What do you think of when you hear the words "classical music"? Many people have been exposed to it in some form: cartoons, grade school or perhaps the dentist's office. Some associate it with relaxation and others with boredom. Many acknowledge its roots but think 'this music isn't for me.' Indeed, the European aristocracy that created it isolated itself from the masses; but innovative minds are working to bring classical music back to life for everyone.
The term 'classical' is used to describe an enormous body of music that was produced between 1600 to the present day. It's not so much a period of music as it is a style, although we usually associate it with composers from the years 1600 to 1900. Beethoven, Mozart and Bach come to mind; but the genre itself is far more diverse.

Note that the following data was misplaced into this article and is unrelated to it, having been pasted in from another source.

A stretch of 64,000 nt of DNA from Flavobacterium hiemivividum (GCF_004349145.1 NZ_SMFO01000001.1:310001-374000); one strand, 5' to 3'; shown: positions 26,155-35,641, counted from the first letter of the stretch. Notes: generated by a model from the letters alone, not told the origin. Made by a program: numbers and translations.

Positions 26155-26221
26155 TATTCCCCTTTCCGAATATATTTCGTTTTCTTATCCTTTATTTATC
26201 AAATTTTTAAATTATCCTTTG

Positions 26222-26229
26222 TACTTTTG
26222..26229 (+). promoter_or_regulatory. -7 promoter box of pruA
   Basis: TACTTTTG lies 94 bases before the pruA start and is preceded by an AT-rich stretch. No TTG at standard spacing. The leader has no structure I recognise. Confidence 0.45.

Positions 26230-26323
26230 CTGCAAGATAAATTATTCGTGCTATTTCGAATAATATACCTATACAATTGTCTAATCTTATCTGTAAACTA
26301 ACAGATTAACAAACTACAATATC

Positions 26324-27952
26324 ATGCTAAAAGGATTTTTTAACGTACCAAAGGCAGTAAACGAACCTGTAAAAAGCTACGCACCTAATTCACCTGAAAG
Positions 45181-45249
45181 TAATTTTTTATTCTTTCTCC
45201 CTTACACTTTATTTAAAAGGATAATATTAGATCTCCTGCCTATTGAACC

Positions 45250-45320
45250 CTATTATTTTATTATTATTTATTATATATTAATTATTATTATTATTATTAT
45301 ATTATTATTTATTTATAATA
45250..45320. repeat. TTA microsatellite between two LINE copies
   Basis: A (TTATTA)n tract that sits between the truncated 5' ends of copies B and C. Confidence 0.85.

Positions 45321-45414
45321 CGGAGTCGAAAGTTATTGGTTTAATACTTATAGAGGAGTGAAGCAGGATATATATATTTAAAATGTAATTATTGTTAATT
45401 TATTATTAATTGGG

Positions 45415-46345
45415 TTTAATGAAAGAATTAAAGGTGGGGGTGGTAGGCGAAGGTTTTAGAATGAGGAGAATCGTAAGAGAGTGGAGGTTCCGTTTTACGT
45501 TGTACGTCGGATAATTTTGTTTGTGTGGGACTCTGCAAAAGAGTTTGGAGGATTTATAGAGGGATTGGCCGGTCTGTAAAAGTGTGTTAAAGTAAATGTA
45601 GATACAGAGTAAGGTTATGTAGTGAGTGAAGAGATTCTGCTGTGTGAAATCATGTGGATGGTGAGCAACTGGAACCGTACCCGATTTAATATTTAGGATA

With its roots in early Western secular music, classical music was shared only among the elite for hundreds of years. A common thread among 'classical' music is the way it's played and how it's written, with Western staff notation. This particular method of documentation specifies every aspect of the piece, including rhythm, tempo (speed) and pitch. In other words, it is a guide to the exact execution of the music. Contemporary composers still make music this way, though it hasn't been commercially successful.
Brian Haas, mastermind behind the local jazz group Jacob Fred Jazz Odyssey, is a classically trained pianist; and though his exposure to the genre was ultimately positive, Haas felt removed from it for some time, especially while playing. He believes that because contemporary mainstream music is structured so differently from classical, listening to it is almost like trying to understand a completely foreign language.